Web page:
Lock Down Enterprise Printers to Improve Your Security

Publication date: Jun 02, 2022

Last Published: Jun 23, 2022

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Read Time : 4 minutes

You can tell that an enterprise printer is doing its job when nobody is complaining about it. But issues with jammed paper, cryptic error messages, and misaligned or weird-looking text often overshadow something much more important that organizations often don’t consider: printers have become a major security concern.

Enterprise Printing Security Risks

Enterprise printers have advanced rapidly since the filming of the classic scene from Office Space in which Ron Livingston, David Herman, and Ajay Naidu destroy a malfunctioning fax machine.

Modern printers are basically special-purpose computers with relatively powerful CPUs, hard drives, ample memory, and extensive network connectivity options.

These hardware capabilities enable all kinds of smart features, from scanning to cloud-based servers to scheduled printing from mobile devices… but that is not always a good thing.

The problem with today’s advanced network-connected printers is that their security leaves a lot to be desired.

Eager to release new features to help them market their products, printer manufacturers sometimes release products with vulnerable firmware and other security weaknesses that make it possible for hackers to remotely insert malicious code and gain access to the rest of the network.


6 Critical Cybersecurity Policies Every Organization Must Have

When researchers at NCC Group tested six mid-range enterprise printers manufactured by HP, Ricoh, Xerox, Lexmark, Kyocera, and Brother, they quickly discovered more than 35 vulnerabilities. The impact of the discovered vulnerabilities ranged from denial of service attacks to backdoors capable of giving the attacker persistence on the printer’s network.

In addition to vulnerabilities in individual printers, hackers can also target the shared technologies and protocols printers use to communicate with other devices.

In 2020, for example, security researchers found around 80,000 printers that were exposing themselves online via the Internet Printing Protocol (IPP) port, making it easy for attackers to discover them.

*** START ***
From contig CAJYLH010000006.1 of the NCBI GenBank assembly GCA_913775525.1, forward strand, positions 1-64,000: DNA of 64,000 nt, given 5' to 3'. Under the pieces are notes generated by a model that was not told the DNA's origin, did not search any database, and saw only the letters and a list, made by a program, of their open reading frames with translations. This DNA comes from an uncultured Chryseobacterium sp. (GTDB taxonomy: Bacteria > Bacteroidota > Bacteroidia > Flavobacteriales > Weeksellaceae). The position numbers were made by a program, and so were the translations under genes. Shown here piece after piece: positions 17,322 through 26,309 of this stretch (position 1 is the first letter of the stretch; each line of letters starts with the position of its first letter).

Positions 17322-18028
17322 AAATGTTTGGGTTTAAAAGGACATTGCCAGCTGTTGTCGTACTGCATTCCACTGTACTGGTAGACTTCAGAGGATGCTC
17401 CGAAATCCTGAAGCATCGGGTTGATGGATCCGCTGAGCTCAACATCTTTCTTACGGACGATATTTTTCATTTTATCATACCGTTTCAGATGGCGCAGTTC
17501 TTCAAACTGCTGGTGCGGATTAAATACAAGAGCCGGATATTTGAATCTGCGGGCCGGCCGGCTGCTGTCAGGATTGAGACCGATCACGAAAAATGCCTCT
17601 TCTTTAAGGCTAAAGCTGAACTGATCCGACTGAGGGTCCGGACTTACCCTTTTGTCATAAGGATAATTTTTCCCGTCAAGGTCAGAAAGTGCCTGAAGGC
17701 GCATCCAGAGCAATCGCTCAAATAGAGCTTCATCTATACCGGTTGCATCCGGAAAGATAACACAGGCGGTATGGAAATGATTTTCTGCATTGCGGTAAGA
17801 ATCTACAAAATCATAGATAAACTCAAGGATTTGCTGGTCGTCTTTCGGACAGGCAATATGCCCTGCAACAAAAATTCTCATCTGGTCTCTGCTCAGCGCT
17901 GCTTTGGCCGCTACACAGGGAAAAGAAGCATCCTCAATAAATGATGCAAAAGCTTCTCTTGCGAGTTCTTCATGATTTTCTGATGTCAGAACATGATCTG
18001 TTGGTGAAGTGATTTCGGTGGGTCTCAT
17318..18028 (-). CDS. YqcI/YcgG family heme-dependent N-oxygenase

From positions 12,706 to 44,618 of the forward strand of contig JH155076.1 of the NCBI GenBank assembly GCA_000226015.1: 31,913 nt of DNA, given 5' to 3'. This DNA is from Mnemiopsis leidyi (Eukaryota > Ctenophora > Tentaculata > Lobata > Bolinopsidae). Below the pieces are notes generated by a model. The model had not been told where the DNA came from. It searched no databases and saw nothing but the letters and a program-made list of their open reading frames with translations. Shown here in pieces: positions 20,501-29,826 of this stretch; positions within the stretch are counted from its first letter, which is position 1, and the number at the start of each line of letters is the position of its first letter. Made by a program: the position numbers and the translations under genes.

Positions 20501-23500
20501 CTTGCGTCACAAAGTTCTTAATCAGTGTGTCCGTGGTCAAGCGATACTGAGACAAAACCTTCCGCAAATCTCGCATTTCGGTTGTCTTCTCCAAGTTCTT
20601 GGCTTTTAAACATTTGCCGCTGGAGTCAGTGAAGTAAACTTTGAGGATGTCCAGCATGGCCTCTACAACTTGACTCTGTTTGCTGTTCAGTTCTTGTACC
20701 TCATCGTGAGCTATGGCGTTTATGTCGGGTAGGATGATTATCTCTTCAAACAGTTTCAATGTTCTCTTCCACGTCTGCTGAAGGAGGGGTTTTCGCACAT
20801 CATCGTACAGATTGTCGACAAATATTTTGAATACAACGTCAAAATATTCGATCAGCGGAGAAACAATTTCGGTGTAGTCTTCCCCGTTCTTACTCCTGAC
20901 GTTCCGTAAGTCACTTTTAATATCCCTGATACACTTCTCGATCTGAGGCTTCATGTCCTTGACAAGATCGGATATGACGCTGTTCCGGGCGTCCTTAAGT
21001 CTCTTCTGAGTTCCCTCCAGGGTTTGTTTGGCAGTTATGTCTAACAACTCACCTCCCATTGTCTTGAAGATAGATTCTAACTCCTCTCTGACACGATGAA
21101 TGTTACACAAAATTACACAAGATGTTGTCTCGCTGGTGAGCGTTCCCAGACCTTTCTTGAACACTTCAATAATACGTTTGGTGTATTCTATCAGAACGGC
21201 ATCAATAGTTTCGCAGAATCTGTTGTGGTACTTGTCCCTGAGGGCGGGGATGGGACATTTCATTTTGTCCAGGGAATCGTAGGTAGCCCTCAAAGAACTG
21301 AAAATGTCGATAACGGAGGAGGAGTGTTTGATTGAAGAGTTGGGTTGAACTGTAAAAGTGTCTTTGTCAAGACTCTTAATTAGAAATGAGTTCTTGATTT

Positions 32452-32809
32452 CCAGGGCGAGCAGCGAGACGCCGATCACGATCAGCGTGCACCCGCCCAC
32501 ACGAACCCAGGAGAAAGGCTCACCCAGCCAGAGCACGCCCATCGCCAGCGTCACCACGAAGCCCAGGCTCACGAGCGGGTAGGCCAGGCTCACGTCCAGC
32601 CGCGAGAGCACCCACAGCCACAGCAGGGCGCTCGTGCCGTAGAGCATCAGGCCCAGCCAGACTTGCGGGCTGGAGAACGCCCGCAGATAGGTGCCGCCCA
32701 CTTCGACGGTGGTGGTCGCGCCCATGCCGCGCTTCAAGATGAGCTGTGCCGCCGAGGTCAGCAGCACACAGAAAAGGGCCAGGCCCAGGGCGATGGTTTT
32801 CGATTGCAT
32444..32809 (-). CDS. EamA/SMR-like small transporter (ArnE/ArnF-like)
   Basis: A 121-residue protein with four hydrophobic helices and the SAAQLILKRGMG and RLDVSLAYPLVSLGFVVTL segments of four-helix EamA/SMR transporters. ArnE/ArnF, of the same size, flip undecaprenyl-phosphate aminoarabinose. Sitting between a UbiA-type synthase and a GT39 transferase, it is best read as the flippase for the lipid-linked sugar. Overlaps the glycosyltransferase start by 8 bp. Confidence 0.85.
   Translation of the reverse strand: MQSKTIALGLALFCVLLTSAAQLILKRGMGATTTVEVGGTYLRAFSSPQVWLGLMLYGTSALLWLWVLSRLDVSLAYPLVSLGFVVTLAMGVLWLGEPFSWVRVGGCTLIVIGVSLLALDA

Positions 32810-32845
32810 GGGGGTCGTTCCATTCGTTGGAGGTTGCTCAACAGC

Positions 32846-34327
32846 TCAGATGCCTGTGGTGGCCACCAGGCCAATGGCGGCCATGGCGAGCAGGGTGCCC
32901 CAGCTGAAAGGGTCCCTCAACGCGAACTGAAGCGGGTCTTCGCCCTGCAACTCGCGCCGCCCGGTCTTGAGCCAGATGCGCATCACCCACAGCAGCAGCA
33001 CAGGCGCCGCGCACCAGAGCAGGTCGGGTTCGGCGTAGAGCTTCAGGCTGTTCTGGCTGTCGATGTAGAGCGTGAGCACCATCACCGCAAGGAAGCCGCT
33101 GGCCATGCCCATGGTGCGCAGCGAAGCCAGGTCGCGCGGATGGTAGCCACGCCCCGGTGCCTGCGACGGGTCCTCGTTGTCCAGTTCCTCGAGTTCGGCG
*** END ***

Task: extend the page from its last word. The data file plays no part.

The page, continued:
How to Protect Enterprise Printers

Protecting enterprise printers without restricting access to them so much that they become difficult to use can be a real challenge. Instead of looking for a one-size-fits-all solution, organizations should implement security measures that fit their unique needs, and the measures described below provide a solid starting point.

1. Restrict Remote Printing

Remote printing over the internet is a useful feature, but it’s also dangerous. The nuclear option is to disable remote printing entirely by disconnecting the printer from the internet or turning the feature off in the settings menu.

Organizations that want to keep printing over the internet but want to do so more securely can implement IP address filters to enable remote printing only for pre-approved IP addresses.

2. Keep Your Printers Updated

The more features enterprise printers come with, the more bugs they contain. The good news is that leading printer manufacturers release updates for their products when major vulnerabilities are discovered. Installing these updates in a timely manner is where most organizations fail.

Printers that are so old that they are no longer supported should be quickly replaced, especially if they contain known vulnerabilities. The cost of a new printer is guaranteed to pale in comparison with the cost of a cybersecurity incident.

3. Track Print Jobs

It’s a good idea to track print jobs using native tracking functionality or third-party software. Knowing who has accessed each printer and when can be indispensable when investigating cybersecurity incidents involving printers.

What’s more, print tracking can also generate useful usage and cost metrics, which can then help your organization lower your month-to-month printing costs.

4. Change Default Passwords

Not all cybersecurity incidents involving enterprise printers originate solely from outside the organization. Employees themselves can contribute to them in many different ways, such as by knowingly or unknowingly changing printer settings.

To prevent printer settings from being tampered with, their default administrator passwords should be changed to something more secure. The same goes for other-printer related passwords, such as those used for the SMB (Samba) printing function.

5. Train Your Employees

The cybersecurity risks associated with printers extend beyond the physical office. With hybrid work gaining momentum, employees are printing from all kinds of locations, using both work-issued and personal devices.

The average employee doesn’t know that printers are routinely targeted by hackers looking for vulnerabilities they could exploit to gain access to sensitive data and other devices. Cybersecurity awareness training sessions that address this threat can go a long way in helping employees mitigate the risks associated with printing.

Conclusion on Printer Security

Offices of the future may be paperless, but most offices of today are home to at least one enterprise printer. Unless properly secured, your enterprise printer can expose your organization to dangerous cyber risks.

We at OSIbeyond can help you strike the delicate balance between business productivity and IT security, allowing you to print without worries. Schedule a meeting with us for more information.

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